B.A.S.E. Sports Conditioning – Articles 30

Sweat the Small Stuff

Part IV: Ankle Mobility

By Mike Mejia, CSCS

As we come to the final installment of the Sweat the Small Stuff series, my hope is that it’s given you an appreciation for the tremendous impact that training some of the lesser-worked areas of your body can have on your overall athleticism. Although it may not be as glamorous as doing things like heavy squats, flipping tires and flinging medicine balls, making a concerted effort to strengthen your neck, and deep hip musculature, as well as improving mobility around your ankles and wrists, can go a long way toward improving performance and preventing injury.

Take the present topic for instance. Ankle mobility (or more accurately, a lack thereof) is a huge problem for many young athletes. When you lack proper range of motion (and strength) in the area surrounding the ankle joint, you leave yourself much more susceptible to injury. This holds especially true in a sport like lacrosse with all of its quick starts, stops and rapid changes of direction.

The important thing to realize, however, is that while ankle mobility has gotten the lion’s share of the attention in recent years, as an athlete you also need a certain amount of stability to exist in the joint as well. After all, it does you no good to have an ankle that’s hyper-mobile which can lead to more frequent strains and sprains; yet you also don’t want the joint to be so stable that it makes it difficult to move efficiently.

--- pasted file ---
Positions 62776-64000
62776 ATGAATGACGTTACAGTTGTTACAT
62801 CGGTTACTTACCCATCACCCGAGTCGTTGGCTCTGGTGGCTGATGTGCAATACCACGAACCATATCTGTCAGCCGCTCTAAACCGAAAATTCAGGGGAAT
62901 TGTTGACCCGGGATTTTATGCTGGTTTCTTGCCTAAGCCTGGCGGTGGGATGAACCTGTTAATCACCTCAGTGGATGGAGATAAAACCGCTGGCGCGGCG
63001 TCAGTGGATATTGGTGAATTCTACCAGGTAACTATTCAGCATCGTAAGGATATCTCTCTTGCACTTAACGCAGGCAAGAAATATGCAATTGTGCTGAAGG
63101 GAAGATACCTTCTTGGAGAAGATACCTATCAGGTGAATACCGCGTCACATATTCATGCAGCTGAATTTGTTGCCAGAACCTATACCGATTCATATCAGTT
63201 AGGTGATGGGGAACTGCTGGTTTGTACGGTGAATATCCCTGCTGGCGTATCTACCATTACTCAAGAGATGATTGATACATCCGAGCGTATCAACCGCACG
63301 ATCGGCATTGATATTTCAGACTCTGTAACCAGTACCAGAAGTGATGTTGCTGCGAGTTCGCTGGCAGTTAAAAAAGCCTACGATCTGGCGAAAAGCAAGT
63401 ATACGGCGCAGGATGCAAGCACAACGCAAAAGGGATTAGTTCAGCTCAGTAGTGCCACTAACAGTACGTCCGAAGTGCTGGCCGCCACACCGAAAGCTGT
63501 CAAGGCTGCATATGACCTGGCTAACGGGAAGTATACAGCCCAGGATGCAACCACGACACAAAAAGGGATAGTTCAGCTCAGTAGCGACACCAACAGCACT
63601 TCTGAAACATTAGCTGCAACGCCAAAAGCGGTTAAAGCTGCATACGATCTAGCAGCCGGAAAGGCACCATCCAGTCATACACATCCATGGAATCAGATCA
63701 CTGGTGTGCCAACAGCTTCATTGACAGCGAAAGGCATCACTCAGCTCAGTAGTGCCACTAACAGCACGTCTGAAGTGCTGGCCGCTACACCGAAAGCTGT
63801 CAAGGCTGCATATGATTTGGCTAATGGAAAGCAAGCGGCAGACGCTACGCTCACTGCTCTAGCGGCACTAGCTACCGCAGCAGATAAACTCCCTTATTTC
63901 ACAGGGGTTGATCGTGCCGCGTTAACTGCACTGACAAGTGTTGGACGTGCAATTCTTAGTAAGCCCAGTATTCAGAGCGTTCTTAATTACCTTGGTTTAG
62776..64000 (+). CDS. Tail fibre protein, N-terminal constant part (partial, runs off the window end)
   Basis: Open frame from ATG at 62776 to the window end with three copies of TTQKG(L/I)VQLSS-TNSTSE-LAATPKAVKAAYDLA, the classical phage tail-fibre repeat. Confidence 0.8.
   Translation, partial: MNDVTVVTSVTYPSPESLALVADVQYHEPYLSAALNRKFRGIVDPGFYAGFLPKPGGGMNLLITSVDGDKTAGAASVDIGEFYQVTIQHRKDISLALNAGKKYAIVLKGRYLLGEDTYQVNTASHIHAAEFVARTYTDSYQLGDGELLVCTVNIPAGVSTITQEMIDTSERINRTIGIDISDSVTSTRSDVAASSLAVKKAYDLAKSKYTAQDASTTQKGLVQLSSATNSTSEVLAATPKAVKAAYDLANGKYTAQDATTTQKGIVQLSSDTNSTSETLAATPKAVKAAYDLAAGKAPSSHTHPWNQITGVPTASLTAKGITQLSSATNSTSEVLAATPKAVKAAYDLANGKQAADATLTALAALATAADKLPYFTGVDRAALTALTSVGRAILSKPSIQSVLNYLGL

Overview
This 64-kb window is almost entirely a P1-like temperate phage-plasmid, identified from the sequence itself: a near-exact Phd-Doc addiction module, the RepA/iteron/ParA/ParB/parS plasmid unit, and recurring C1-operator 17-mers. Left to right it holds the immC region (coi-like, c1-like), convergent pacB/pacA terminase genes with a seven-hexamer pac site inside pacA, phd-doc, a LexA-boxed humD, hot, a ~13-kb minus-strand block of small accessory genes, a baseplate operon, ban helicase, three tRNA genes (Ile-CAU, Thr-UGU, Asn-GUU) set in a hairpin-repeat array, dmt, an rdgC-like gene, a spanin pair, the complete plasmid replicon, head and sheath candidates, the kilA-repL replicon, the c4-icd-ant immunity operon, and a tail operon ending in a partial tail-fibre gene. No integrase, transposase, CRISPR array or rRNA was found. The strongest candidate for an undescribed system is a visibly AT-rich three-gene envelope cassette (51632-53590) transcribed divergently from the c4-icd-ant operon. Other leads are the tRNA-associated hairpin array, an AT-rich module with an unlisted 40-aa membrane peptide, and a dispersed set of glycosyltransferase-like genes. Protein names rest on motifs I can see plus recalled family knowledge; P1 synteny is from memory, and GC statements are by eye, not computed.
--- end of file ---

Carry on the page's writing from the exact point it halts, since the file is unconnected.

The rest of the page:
So in essence, there’s really a continuum that exists between ankle mobility and stability that is constantly changing, depending on the types of movements that you’re executing at the time. In the videos that follow, you’ll find a variety of drills designed to address this fact.

After starting off with a great drill to improve soft tissue quality, I’ll go on to show you one of my favorite ways to increase range of motion around the joint, that you can do right on the field as part of your pre-game warm-up. I’ll also feature some easy-to-execute, yet brutally effective strengthening drills that will help lessen your likelihood of suffering an ankle injury.

In the end, I think you’ll find that adding these drills to your current training program a few times per week will pay huge dividends. After a while you should find that you’re not only moving faster and with greater efficiency on the field, but you should also see an improved ability to perform exercises like squats, olympic lifts and various types of lunges when training in the gym.

Not bad for targeting an area that many of you may have previously regarded as being relatively insignificant.

Band Inversion/Eversion from B.A.S.E TRAINING on Vimeo.

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